and post notes and photos about your poem like Mark J. Halliday.
I've been reading the book X-Events by John Casti. Several points from the poem came from him. I also have a degree in horticulture, and am well aware of how chemical insecticides and cellphone emissions are depleting the populations of bees and other pollinators. Modern farming techniques may grow larger vegetables faster, but kill the soil. Who knows, we might be having to survive in the future on cloned plants grown in hydroponic vats because nothing will grow anymore in fields.
Our supposed modern scientific genius
May in fact just be our last fatal weakness.
This technological house of cards we've made
Left humanity walking along the edge of a razor blade.
How much could you buy or sell using debit or credit
If someone or something wiped out the internet.
A computer virus, terrorists, hackers, or an E.M.P.--
Will wipe out our hard-earned wealth eventually.
Killing beneficial insects is almost like fratricide.
Think really hard again about ever using insecticide.
How many fields of vegetable plants and fruit trees
Will ever bear fruit if there are no more bees.
Rather than organically producing more living topsoil,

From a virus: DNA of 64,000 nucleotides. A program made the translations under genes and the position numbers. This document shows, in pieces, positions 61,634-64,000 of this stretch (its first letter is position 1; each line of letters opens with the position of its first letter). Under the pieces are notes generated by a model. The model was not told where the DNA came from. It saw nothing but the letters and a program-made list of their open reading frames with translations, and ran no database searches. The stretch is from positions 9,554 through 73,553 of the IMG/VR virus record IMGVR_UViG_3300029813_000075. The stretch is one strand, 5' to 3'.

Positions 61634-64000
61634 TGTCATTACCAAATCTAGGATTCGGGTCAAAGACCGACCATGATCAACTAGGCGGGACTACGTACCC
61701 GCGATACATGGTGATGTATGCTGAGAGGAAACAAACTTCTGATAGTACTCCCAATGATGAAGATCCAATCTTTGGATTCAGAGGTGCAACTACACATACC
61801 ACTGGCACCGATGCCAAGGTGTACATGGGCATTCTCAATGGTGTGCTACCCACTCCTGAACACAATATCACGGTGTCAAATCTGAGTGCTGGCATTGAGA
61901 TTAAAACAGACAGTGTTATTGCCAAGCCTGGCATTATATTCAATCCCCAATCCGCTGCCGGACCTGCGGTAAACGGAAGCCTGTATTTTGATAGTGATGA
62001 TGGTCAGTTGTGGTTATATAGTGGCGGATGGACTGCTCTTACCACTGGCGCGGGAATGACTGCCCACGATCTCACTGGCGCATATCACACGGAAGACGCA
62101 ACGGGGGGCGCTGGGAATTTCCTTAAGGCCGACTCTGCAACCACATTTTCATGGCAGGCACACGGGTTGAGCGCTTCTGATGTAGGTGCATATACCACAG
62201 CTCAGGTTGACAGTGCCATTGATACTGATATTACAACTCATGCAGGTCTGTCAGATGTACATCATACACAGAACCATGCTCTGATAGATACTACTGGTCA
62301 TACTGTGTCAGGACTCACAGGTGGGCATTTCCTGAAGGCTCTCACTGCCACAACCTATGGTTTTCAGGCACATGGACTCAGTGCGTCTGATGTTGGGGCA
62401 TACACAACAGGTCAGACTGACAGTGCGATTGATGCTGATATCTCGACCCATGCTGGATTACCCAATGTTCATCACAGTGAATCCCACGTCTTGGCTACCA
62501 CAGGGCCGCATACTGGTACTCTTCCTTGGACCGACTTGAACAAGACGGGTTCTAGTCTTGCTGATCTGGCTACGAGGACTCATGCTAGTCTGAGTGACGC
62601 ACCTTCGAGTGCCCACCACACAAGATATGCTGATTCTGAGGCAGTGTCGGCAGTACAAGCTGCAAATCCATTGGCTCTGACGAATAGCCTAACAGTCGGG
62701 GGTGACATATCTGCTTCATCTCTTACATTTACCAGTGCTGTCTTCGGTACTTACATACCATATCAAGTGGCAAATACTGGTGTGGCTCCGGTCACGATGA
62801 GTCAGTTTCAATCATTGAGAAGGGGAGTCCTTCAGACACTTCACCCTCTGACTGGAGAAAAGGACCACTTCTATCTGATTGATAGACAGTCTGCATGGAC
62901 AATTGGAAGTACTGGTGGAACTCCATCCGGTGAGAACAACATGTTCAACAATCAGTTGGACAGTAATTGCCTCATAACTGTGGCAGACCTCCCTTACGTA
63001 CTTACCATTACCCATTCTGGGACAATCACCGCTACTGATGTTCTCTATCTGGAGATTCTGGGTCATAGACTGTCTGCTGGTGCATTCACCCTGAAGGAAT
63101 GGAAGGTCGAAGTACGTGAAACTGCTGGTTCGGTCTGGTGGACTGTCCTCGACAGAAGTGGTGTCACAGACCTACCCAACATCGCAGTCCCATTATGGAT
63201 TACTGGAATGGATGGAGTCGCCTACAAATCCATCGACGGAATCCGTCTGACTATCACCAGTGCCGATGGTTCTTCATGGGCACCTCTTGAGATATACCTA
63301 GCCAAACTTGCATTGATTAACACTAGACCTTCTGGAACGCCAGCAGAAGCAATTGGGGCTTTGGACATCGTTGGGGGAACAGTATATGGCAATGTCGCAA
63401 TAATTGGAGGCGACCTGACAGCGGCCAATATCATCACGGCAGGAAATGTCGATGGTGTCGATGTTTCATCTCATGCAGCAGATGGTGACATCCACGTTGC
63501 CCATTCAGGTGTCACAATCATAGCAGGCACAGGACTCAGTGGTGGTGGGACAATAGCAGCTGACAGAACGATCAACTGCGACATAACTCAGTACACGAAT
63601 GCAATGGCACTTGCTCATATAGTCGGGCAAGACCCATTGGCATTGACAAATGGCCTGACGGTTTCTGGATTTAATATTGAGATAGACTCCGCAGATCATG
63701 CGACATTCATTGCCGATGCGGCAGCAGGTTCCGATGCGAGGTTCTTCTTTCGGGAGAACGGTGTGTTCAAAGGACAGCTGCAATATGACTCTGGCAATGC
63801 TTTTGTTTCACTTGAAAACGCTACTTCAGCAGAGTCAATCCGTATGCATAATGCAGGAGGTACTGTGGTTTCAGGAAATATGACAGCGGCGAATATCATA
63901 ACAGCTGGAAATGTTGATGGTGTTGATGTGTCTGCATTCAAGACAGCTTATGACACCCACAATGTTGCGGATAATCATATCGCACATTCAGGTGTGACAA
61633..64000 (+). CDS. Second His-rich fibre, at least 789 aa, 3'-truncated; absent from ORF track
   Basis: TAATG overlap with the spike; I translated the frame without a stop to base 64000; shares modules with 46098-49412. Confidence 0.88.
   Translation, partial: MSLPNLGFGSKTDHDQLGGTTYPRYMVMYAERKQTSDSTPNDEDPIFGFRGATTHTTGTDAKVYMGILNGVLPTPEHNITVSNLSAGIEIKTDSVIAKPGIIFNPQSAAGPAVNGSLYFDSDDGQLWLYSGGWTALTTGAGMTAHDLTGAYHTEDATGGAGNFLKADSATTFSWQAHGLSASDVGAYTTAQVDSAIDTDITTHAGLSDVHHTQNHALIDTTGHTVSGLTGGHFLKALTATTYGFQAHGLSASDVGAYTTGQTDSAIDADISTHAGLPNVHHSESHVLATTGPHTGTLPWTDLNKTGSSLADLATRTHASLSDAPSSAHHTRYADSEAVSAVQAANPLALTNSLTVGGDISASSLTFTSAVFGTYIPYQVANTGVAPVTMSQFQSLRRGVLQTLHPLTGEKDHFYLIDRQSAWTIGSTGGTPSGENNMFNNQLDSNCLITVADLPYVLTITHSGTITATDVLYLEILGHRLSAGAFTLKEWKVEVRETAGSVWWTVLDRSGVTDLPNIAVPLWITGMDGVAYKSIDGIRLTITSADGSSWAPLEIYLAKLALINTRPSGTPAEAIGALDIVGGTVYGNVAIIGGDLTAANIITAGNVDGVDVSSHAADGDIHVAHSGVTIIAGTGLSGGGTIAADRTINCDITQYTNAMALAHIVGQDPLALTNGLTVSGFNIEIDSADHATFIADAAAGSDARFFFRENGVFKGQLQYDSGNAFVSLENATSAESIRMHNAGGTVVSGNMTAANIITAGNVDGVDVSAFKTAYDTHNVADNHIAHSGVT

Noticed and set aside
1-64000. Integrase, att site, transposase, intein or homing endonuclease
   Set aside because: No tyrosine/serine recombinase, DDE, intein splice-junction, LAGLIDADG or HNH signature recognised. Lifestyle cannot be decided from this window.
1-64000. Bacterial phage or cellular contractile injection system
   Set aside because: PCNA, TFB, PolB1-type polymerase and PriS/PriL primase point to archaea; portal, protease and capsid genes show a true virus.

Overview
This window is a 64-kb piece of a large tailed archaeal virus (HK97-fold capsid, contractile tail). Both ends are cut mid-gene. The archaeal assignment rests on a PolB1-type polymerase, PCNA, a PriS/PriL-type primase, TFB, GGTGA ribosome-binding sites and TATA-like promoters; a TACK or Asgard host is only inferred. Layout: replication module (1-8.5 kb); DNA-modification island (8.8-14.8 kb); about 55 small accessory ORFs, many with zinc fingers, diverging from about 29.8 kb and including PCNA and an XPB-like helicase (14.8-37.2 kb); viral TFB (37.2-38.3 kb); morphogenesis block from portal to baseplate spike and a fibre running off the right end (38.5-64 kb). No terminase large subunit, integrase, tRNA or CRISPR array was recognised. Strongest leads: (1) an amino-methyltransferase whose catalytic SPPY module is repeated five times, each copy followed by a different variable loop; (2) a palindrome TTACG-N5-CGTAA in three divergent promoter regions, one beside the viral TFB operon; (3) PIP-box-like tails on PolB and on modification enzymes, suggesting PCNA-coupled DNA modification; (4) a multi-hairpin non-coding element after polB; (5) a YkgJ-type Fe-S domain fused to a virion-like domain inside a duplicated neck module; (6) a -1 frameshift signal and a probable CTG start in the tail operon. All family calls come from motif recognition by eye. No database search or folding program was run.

We're killing what remains with chemicals derived from oil.
As chemical contaminants follows their downward motions,
Choral reefs and plankton are dying in the oceans.
As a species, we've all become germ-o-phobic neurotics,
Religiously trying to kill all microbes with antibiotics.
But pharmaceutical medicine will never defeat every bug,
So one of these days there's certain to be a super plague.
So will we all starve because we cannot buy or sell,
Or because the oceans and farmlands have all gone to Hell?
Will we be extinguished by some invincible virus?
What ever it be, the fault will probably lie in us!
I wish I could offer some brilliant inspired solution,
But remember that extinction is also a part of evolution.
You may write me off as some kind of nutty alarmist,
But people that know me consider me to be an optimist.
Copyright © Mark J. Halliday | Year Posted 2016
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